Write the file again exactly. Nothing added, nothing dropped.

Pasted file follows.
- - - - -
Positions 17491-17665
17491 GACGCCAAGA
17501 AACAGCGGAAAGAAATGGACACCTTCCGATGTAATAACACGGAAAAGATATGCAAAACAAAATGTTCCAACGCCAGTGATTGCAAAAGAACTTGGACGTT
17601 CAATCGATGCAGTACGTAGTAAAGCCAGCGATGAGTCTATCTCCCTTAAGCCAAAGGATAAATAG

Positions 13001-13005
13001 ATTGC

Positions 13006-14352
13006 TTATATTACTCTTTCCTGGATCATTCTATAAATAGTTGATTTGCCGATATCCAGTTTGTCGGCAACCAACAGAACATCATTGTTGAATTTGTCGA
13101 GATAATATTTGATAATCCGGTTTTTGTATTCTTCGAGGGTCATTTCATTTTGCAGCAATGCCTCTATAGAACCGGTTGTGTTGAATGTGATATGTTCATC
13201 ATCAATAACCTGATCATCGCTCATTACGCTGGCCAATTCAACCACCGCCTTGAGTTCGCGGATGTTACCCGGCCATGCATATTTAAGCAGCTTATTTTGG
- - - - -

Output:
Positions 17491-17665
17491 GACGCCAAGA
17501 AACAGCGGAAAGAAATGGACACCTTCCGATGTAATAACACGGAAAAGATATGCAAAACAAAATGTTCCAACGCCAGTGATTGCAAAAGAACTTGGACGTT
17601 CAATCGATGCAGTACGTAGTAAAGCCAGCGATGAGTCTATCTCCCTTAAGCCAAAGGATAAATAG

Positions 13001-13005
13001 ATTGC

Positions 13006-14352
13006 TTATATTACTCTTTCCTGGATCATTCTATAAATAGTTGATTTGCCGATATCCAGTTTGTCGGCAACCAACAGAACATCATTGTTGAATTTGTCGA
13101 GATAATATTTGATAATCCGGTTTTTGTATTCTTCGAGGGTCATTTCATTTTGCAGCAATGCCTCTATAGAACCGGTTGTGTTGAATGTGATATGTTCATC
13201 ATCAATAACCTGATCATCGCTCATTACGCTGGCCAATTCAACCACCGCCTTGAGTTCGCGGATGTTACCCGGCCATGCATATTTAAGCAGCTTATTTTGG